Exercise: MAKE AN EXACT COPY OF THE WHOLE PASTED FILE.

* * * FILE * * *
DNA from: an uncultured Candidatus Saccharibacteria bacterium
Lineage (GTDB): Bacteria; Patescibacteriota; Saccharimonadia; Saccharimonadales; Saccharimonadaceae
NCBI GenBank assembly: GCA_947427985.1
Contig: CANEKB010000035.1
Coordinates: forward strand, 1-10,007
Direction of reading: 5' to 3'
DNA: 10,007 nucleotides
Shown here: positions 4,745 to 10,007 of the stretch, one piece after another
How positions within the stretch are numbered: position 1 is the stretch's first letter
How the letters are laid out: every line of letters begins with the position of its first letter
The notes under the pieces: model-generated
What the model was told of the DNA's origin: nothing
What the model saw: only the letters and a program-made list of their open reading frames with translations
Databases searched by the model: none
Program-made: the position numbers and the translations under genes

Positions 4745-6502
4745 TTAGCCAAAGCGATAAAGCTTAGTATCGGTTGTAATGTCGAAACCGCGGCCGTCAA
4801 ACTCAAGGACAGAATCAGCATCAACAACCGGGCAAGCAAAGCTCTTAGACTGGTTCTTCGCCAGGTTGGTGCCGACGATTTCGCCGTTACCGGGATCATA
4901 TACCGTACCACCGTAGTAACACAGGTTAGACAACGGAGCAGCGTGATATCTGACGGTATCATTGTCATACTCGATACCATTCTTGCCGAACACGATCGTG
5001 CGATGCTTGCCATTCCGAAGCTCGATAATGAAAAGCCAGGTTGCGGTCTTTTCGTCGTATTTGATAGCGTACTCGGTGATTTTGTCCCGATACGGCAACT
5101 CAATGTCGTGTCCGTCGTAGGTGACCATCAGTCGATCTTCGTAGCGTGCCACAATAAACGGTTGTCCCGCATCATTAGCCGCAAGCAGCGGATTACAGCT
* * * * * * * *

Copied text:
DNA from: an uncultured Candidatus Saccharibacteria bacterium
Lineage (GTDB): Bacteria; Patescibacteriota; Saccharimonadia; Saccharimonadales; Saccharimonadaceae
NCBI GenBank assembly: GCA_947427985.1
Contig: CANEKB010000035.1
Coordinates: forward strand, 1-10,007
Direction of reading: 5' to 3'
DNA: 10,007 nucleotides
Shown here: positions 4,745 to 10,007 of the stretch, one piece after another
How positions within the stretch are numbered: position 1 is the stretch's first letter
How the letters are laid out: every line of letters begins with the position of its first letter
The notes under the pieces: model-generated
What the model was told of the DNA's origin: nothing
What the model saw: only the letters and a program-made list of their open reading frames with translations
Databases searched by the model: none
Program-made: the position numbers and the translations under genes

Positions 4745-6502
4745 TTAGCCAAAGCGATAAAGCTTAGTATCGGTTGTAATGTCGAAACCGCGGCCGTCAA
4801 ACTCAAGGACAGAATCAGCATCAACAACCGGGCAAGCAAAGCTCTTAGACTGGTTCTTCGCCAGGTTGGTGCCGACGATTTCGCCGTTACCGGGATCATA
4901 TACCGTACCACCGTAGTAACACAGGTTAGACAACGGAGCAGCGTGATATCTGACGGTATCATTGTCATACTCGATACCATTCTTGCCGAACACGATCGTG
5001 CGATGCTTGCCATTCCGAAGCTCGATAATGAAAAGCCAGGTTGCGGTCTTTTCGTCGTATTTGATAGCGTACTCGGTGATTTTGTCCCGATACGGCAACT
5101 CAATGTCGTGTCCGTCGTAGGTGACCATCAGTCGATCTTCGTAGCGTGCCACAATAAACGGTTGTCCCGCATCATTAGCCGCAAGCAGCGGATTACAGCT